Charlie Sheen Talks to a Psychiatrist About Bipolar Disorder
Bipolar Treatment and the Doctor-Patient Relationship
Getting an accurate diagnosis of bipolar disorder is only the first milestone in a lifetime journey of learning to manage bipolar symptoms with various forms of bipolar treatment — and your doctor will be there every step of the way, playing an integral part in helping you gain and maintain control over your illness.
The Patient-Doctor Relationship
Bipolar treatment often involves many aspects, including taking medication, attending therapy, and making lifestyle changes. Because treating and managing your condition will extend over the course of many years, finding a doctor you can trust is key. "The first step with a patient with any chronic illness is building a trusting, professional relationship. In order to have a functional physician-patient relationship, physicians need to engage the patient and make them partners in treatment decisions,” says Stephen Pariser, MD, a professor emeritus of psychiatry at the Ohio State University College of Medicine in Columbus.
Being able to freely discuss bipolar symptoms, treatments, and related issues of the disease is critical, says Dr. Pariser. Suicide is a real risk for people with bipolar disorder, so you need to feel comfortable openly voicing your fears, thoughts, and concerns with your doctor.
When choosing a doctor, consider the type of approach the practitioner uses to treat bipolar disorder and decide if it fits your needs. Evaluate the proposed bipolar treatment plan and how comfortable and willing the physician is to discuss your concerns about it, including the side effects of bipolar medication. "All those things are not unreasonable for people to seek in a provider," says Pariser. You can — and should — shop around to make sure you find a doctor whose philosophy aligns with your own.
Look for a doctor who allows you the freedom to speak openly and comfortably about sensitive topics as well as the freedom to seek treatment from another provider if that is your preference, recommends the Depression and Bipolar Support Alliance. You should also feel respected and confident that your doctor maintains privacy regarding your health.
Developing Your Treatment Plan
Together, you and your doctor will determine the best approach to treating your bipolar symptoms, whether it's with bipolar medication or other methods. Bipolar treatment options include:
- Antipsychotic, mood-stabilizing, and other bipolar medication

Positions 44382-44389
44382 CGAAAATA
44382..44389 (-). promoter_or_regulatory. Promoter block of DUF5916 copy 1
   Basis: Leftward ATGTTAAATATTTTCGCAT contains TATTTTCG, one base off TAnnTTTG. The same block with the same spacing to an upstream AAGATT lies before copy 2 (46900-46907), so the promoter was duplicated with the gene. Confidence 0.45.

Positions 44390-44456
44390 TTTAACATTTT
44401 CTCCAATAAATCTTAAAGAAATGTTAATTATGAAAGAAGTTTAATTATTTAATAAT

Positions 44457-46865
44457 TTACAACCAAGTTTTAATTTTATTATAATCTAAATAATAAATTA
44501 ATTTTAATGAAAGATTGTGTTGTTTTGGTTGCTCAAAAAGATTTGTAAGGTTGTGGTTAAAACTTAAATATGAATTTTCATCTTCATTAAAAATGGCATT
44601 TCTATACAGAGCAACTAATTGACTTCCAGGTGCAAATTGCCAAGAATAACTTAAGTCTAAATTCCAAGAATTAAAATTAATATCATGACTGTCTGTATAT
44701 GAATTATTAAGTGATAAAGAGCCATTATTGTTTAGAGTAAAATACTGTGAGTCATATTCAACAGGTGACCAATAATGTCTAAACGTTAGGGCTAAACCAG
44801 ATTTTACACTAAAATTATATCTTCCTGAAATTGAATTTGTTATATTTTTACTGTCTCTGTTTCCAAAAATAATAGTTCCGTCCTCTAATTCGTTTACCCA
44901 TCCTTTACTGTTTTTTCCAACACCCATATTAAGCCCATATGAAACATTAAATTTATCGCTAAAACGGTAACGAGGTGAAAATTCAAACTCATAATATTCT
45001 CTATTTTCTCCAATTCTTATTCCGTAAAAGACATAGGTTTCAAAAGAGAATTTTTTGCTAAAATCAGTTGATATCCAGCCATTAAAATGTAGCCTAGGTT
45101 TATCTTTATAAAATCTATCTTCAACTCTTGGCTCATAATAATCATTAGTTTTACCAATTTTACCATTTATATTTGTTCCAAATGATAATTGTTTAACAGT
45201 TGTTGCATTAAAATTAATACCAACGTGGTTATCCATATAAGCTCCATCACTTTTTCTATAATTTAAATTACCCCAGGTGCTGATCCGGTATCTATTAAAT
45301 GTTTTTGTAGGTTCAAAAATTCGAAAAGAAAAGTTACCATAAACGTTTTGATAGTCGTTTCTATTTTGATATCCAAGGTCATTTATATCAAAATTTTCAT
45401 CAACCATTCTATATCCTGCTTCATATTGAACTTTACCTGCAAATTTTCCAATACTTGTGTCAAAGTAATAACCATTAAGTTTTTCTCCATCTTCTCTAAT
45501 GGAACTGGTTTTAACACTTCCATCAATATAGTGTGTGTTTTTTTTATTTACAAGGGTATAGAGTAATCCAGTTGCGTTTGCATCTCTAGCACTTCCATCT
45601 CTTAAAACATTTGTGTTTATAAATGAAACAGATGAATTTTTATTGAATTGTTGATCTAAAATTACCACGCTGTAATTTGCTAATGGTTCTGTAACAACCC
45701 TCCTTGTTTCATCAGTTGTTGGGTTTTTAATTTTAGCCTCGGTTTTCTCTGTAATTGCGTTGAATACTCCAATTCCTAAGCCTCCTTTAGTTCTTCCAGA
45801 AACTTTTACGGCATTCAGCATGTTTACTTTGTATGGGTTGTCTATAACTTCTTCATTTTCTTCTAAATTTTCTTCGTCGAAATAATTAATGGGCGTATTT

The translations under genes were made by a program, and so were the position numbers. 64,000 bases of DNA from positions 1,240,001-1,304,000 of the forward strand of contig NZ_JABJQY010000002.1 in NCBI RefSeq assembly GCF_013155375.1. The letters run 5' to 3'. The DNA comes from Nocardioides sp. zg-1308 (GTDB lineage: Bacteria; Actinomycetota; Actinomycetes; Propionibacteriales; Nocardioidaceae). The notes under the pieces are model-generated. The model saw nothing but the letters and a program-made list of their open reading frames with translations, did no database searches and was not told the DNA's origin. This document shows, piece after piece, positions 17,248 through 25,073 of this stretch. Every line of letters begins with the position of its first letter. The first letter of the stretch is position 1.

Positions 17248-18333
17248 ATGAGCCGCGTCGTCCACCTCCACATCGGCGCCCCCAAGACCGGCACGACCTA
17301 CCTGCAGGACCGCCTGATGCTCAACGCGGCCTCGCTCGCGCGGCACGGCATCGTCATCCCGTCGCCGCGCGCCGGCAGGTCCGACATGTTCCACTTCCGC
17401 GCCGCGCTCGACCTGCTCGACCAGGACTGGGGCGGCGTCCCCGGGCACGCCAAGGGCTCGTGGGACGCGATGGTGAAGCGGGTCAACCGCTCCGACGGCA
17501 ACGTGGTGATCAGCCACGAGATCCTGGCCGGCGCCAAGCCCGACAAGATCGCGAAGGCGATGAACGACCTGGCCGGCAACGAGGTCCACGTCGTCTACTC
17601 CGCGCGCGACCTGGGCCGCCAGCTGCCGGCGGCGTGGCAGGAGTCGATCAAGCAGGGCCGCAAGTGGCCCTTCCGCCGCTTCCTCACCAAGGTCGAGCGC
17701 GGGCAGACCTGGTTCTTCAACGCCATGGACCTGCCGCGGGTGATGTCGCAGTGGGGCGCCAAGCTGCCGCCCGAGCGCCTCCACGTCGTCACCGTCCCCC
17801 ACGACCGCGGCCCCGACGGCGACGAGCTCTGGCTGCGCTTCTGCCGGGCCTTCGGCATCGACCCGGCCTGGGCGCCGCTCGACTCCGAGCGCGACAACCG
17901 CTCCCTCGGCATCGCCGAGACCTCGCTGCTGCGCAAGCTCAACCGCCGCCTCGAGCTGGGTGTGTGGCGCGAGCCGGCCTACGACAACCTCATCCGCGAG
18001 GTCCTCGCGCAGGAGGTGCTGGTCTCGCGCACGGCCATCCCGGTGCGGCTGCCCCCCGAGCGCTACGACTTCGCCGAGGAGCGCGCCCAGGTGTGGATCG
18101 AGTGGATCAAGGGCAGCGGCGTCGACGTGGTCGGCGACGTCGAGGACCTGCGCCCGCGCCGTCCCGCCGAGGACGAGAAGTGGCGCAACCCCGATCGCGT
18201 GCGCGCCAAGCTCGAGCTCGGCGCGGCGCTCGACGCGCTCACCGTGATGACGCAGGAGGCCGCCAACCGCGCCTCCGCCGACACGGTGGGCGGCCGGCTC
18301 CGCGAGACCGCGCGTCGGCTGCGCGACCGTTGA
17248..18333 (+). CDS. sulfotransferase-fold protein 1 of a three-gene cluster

- Various forms of therapy, such as cognitive-behavioral therapy, family therapy, psychoeducation to teach people about the illness, and interpersonal therapy to improve relationships
- Electroconvulsive therapy, which uses electrical currents to help manage depressive episodes
The most effective bipolar treatment plan will be different for everyone, and you may need to try several combinations to find the best approach for your illness. Some people are able to manage their symptoms solely with medication, while others require therapy to learn more about the disease and how to cope with it. "There are patients who, other than the educative part, don't need a great deal of psychotherapy," says Pariser. In fact, some people may not need any psychotherapy.
Because bipolar treatment is so individualized, you want a doctor who will accommodate your needs and whom you feel confident about working with. Your treatment plan shouldn't be about accepting doctor's orders. Instead, it should be the result of a collaborative relationship.
Beyond the Doctor’s Office
Your doctor’s influence should extend outside the medical office. Lifestyle changes may be necessary to help improve your bipolar symptoms, and your doctor will guide you in this integral part of your bipolar treatment plan. It includes:
Your doctor is also a great resource for recommendations for bipolar disorder support groups in your area. "Support groups can be helpful," says Pariser. "Some people find them a source of comfort." Of course, what works for some may not work for others. "You have to respect the individuality of every person," adds Pariser. If you're open to the idea, give it a try, he says, but whether it's right for you should be your own decision.
Bipolar treatment involves more than taking medication and attending a yearly checkup — it becomes a lifestyle, of which your doctor is an important part.
Video: The Brain & Bipolar Disorder
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